From a recent TJ column:
One of the strangest arguments being made by opponents of the shale gas industry is that there will be very little economic benefit from developing a natural gas exploration and production industry in New Brunswick. If you read social media, watch YouTube videos or pick up the local newspaper you will find someone talking about the “big American company coming up here taking all the gas and its economic value and leaving us with nothing but environmental problems”.
While there may be legitimate points of disagreement about the environmental aspects of the oil and gas industry, based on hard data a person would be hard pressed to validate an argument that the industry provides limited or no economic value.
According to Statistics Canada, the oil and gas extraction sector in New Brunswick generates 78 cents worth of total gross domestic product (GDP) in the province for every direct dollar of industry output. In areas where the industry is more developed, the value is even higher. Every dollar of oil and gas extraction output in Alberta generates 92 cents of total GDP within the province. Using available data, we can determine the total employment, taxes and other benefits that come from the oil and gas industry.
I guess it may be possible that Statistics Canada is caught up in a vast conspiracy to misinform the public but it is far more likely that opponents are trying every possible angle – fact or fiction – to turn public opinion against the industry’s development.
However, there can be a grain of truth in even the biggest lie. Because New Brunswick does not have a well-developed supply chain and workforce for the oil and gas industry, much of the new economic activity from shale gas development could go to firms and workers that are not based here.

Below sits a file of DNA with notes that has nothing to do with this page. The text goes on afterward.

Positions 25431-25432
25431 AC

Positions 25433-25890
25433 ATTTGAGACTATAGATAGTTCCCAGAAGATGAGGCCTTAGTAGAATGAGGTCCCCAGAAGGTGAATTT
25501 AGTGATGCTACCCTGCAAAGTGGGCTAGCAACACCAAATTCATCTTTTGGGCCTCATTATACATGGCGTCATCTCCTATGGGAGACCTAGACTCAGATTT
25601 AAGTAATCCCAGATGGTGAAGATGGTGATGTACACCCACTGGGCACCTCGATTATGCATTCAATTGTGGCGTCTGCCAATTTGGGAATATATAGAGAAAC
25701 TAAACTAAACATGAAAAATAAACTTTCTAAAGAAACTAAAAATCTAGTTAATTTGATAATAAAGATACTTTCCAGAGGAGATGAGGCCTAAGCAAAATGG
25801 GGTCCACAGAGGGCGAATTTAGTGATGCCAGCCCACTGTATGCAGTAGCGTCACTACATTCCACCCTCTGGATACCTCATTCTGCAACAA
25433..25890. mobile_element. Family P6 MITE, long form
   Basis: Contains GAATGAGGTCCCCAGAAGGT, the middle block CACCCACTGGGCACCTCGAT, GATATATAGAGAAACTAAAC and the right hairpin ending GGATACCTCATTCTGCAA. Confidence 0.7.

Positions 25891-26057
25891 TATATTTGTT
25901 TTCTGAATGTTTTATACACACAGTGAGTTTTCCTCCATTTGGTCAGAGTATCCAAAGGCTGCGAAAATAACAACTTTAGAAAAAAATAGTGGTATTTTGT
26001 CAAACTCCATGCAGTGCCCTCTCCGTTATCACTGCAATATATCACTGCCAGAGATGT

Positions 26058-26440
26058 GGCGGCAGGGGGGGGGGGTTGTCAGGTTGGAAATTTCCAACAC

Firms and workers from outside the province could be brought in to do the work and take employment income and profits out of the province. Therefore, in order to maximize the benefits we need to focus on building a supply chain and a workforce based here in New Brunswick.
Last week the consulting firm Deloitte issued a report entitled Shale Gas Supply Chain Opportunities in New Brunswick that details the wide range of business opportunities that would be available to local firms if the industry moves ahead and if these firms are able to build up the specialized expertise required to service the industry. The report states that a typical shale gas well requires $13 million worth of development costs and supports 21.2 full time equivalent jobs.
The report also concludes there is significant potential for local New Brunswick firms to benefit from the industry. Firms are needed to provide a variety of services including environmental surveying, equipment rental, safety planning, site clearing, construction and lease agreement negotiation, land preparation, drilling, cementing, casing, wellhead installation, pipelines and maintenance.
Deloitte completed a survey of New Brunswick firms to determine their readiness to take advantage of the opportunities. The survey found that 93 percent of firms were either ready or willing to be a supplier to the industry. More than three out of five firms surveyed believed their companies would benefit from providing services to the shale gas industry.
However, because New Brunswick doesn’t have much history with the oil and gas sector, only a few firms currently have the expertise to be able to offer services to the industry.
New Brunswick companies need to start thinking about these opportunities now and figuring out how to take advantage.
It has been a while since a supply chain opportunity has come along with as much potential. The Deloitte study confirms the economic benefits could be distributed widely if New Brunswick firms step up and take advantage.